📅 20th January 2022 | 2022 Sales Book Reviews
At first glance, you would think that Sell Different is aimed at sales graduates entering the world of corporate sales but SD is much much more. It takes the reader on a journey from a modern take on the sales ‘basics’ right through to techniques and processes which can be utilised in complex B2B sales. Read on…..
The very last chapter in Sell Different really spoke to me. For decades I’ve seen, heard and read about the supposed similarity between sports stars and so-called sales professionals. In reality though, how many sales professional are actually sales professionals? How much time time do they really spend reading and generally improving their sales skills? I agree with Lee Salz, many sales people just “go through the motions” or are sent on training programmes over the course of an employment with one sales firm or another. People who have the firm desire to progress really have to have a “strong sales memory muscle”, and not just for a period of a few years but throughout their sales career. Parents who want their child to get to the top of the class employ tutors or mentors, so why do so few sales people employ their own coach or mentor?
There are a few pages dedicated to Client Onboarding, or implementing the new equipment/service/software. Understanding a clients pre and post-sales concerns and then explaining the structure of a new installation will reduce their fear factor. I liked the strategy outlined in this section – it’s simple really – and yet many suppliers don’t go this ‘extra mile’.
I liked the chapter on virtual selling which explained the obvious need to master the technology before you use it! Another big no-no is the poor use of slides. Presenting facts over Zoom is no better than showing info on a ‘live’ presentation – beware of Death by PowerPoint. Use images and video instead. For more information on this go to www.virtualsellingbestpractices.com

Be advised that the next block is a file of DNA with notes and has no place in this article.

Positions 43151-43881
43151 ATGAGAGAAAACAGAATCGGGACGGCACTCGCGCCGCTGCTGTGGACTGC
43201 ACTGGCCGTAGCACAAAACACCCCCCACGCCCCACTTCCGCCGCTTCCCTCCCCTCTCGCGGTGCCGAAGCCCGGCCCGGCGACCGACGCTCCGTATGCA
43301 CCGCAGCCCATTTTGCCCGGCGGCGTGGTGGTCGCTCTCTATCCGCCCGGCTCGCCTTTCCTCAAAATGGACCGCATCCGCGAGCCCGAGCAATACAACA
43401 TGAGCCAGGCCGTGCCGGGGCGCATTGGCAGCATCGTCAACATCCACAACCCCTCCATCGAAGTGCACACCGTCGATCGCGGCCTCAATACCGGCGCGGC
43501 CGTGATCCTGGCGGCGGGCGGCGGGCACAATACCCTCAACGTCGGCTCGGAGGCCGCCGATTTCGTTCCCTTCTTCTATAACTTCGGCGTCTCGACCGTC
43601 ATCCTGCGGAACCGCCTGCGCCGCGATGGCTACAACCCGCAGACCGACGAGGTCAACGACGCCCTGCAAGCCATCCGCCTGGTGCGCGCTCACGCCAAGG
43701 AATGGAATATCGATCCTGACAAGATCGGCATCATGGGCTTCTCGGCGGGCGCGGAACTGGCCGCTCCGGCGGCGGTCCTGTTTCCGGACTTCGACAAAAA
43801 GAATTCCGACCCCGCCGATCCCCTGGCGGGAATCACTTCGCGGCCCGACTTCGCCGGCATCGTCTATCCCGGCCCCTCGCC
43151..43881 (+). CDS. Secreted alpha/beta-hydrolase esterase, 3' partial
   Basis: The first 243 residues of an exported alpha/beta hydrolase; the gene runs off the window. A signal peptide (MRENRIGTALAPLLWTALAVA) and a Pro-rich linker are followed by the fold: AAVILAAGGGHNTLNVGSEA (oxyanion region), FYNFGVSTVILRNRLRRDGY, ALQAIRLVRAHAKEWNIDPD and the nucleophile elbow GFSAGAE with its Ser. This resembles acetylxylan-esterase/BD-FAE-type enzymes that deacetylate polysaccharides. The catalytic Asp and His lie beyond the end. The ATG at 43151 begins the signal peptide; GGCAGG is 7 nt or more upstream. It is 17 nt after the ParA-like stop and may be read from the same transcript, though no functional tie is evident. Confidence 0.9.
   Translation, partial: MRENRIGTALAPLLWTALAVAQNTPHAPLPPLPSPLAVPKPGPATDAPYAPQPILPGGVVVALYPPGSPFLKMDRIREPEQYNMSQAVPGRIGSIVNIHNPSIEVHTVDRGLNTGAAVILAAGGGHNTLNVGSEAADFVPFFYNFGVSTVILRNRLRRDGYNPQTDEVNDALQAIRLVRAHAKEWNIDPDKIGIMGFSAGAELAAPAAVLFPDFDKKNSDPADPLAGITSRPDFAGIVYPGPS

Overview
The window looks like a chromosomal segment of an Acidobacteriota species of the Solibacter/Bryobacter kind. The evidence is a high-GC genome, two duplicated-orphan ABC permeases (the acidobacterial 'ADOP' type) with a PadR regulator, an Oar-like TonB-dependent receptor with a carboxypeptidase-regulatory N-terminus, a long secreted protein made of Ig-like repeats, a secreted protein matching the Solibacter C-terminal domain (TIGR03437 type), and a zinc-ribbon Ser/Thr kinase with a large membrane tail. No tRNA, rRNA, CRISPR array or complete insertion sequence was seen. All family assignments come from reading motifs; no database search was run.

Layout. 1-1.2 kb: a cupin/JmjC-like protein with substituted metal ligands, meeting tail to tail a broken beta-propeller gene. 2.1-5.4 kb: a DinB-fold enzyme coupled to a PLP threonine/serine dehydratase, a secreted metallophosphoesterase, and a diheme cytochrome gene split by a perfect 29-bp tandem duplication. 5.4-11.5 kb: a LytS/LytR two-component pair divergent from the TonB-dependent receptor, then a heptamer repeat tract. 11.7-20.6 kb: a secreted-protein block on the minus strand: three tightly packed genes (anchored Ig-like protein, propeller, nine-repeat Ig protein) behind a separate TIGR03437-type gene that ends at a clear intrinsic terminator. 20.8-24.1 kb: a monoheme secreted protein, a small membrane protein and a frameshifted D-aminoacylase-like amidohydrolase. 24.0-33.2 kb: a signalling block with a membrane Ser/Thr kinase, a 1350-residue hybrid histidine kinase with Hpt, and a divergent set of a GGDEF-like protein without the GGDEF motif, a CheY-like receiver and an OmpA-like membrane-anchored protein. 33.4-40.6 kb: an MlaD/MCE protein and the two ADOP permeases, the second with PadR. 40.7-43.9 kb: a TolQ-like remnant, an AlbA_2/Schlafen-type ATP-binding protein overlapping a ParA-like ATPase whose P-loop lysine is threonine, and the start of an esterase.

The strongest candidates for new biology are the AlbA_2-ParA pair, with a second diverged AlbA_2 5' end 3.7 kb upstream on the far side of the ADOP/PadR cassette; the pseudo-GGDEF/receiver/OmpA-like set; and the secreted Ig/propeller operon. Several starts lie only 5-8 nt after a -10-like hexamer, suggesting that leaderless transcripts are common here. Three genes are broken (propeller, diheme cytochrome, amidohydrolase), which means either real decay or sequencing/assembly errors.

It’s refreshing to read a sales book where the author states he loathes the word “closing”. So do I.
Closing suggests that the seller/client relationship is over. Even in the B2C or low-cost transactional selling arenas there’s always opportunity provide more for your client or customer. Closing in the context of what is outlined in Chapter 7 really exposes the fundamental issue here. The closing isn’t the problem but the failure on behalf of salespeople to expand the clients issues, particularly that of value. In my view, this goes back in part to the old SPIN method of asking questions. Salz’s method is a little different, he suggests asking Horizontal and Vertical questions. The latter dives deep into the customers issues.
Back in the day, we called it a “Puppy Dog” close – oops, apologies for the use of the ‘C’ word! Chapter 10 covers that old issue – “can we have a 30-day trial and if successful we’ll give your equipment full consideration” or some such nonsense which author calls the non-commitment commitment. There are though, occasions when this is need to further a sale and Lee highlights a 12-point action plan for achieving this. Few sales books go into this amount of detail on trials or pilot programmes.
The passage on customer service v. account management explained in over several how the two are very different. To keep the competition away, you cannot afford to sit on your laurels and just expect revenue to pour in year after year. At the very least you should be exploring every avenue to increase the business you do (in profit and revenue terms) with your client. This is put more succinctly at the top of this post.
I’m sorry that in 2020’s the author had to mention how sales people seem to spend too little time in front of customers. Last century, we would try to increase CCT (Customer Contact Time) or CMT (Customer Meeting Time). Those who managed it were the most successful on the sales force. The old sales adage of work smart and not hard, springs to mind. Salespeople must be masters of their own time and yet so much seemingly is still wasted on non-productive activity. In Chapter 14 there are lists of activities that require action and the reader is implored to categorise them.
Finally, UK purchasers of this book may have to do a few Google searches in respect of the many references to America and American culture. Not an issue really as much translates to the English!
Sell Different highlights some home truths about sales and the sales profession. It’s a great book for the sales novice and those of us with more than 40 or 45 summers under our belt!
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